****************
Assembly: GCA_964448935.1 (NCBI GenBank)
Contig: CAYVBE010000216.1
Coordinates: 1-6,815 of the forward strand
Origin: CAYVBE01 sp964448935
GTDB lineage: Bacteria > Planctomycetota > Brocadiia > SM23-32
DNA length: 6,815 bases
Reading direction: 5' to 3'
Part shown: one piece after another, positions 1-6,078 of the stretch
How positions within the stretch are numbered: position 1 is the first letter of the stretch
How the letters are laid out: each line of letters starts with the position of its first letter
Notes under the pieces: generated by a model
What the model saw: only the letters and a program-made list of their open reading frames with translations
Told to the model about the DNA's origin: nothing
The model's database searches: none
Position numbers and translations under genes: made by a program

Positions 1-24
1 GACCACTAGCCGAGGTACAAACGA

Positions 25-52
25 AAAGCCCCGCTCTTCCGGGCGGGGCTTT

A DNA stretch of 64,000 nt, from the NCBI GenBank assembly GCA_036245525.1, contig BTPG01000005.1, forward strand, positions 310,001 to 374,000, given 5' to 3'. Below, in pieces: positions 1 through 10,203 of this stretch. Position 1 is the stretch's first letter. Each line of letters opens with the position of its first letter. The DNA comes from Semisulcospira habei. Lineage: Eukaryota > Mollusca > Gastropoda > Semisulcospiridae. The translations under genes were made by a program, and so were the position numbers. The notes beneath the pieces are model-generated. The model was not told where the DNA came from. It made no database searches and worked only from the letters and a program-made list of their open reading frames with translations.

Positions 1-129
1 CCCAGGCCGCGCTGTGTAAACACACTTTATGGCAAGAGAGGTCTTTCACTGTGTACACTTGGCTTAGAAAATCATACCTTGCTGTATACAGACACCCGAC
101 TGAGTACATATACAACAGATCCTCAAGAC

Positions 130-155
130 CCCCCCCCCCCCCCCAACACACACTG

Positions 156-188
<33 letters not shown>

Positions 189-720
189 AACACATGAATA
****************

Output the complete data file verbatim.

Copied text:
Assembly: GCA_964448935.1 (NCBI GenBank)
Contig: CAYVBE010000216.1
Coordinates: 1-6,815 of the forward strand
Origin: CAYVBE01 sp964448935
GTDB lineage: Bacteria > Planctomycetota > Brocadiia > SM23-32
DNA length: 6,815 bases
Reading direction: 5' to 3'
Part shown: one piece after another, positions 1-6,078 of the stretch
How positions within the stretch are numbered: position 1 is the first letter of the stretch
How the letters are laid out: each line of letters starts with the position of its first letter
Notes under the pieces: generated by a model
What the model saw: only the letters and a program-made list of their open reading frames with translations
Told to the model about the DNA's origin: nothing
The model's database searches: none
Position numbers and translations under genes: made by a program

Positions 1-24
1 GACCACTAGCCGAGGTACAAACGA

Positions 25-52
25 AAAGCCCCGCTCTTCCGGGCGGGGCTTT

A DNA stretch of 64,000 nt, from the NCBI GenBank assembly GCA_036245525.1, contig BTPG01000005.1, forward strand, positions 310,001 to 374,000, given 5' to 3'. Below, in pieces: positions 1 through 10,203 of this stretch. Position 1 is the stretch's first letter. Each line of letters opens with the position of its first letter. The DNA comes from Semisulcospira habei. Lineage: Eukaryota > Mollusca > Gastropoda > Semisulcospiridae. The translations under genes were made by a program, and so were the position numbers. The notes beneath the pieces are model-generated. The model was not told where the DNA came from. It made no database searches and worked only from the letters and a program-made list of their open reading frames with translations.

Positions 1-129
1 CCCAGGCCGCGCTGTGTAAACACACTTTATGGCAAGAGAGGTCTTTCACTGTGTACACTTGGCTTAGAAAATCATACCTTGCTGTATACAGACACCCGAC
101 TGAGTACATATACAACAGATCCTCAAGAC

Positions 130-155
130 CCCCCCCCCCCCCCCAACACACACTG

Positions 156-188
<33 letters not shown>

Positions 189-720
189 AACACATGAATA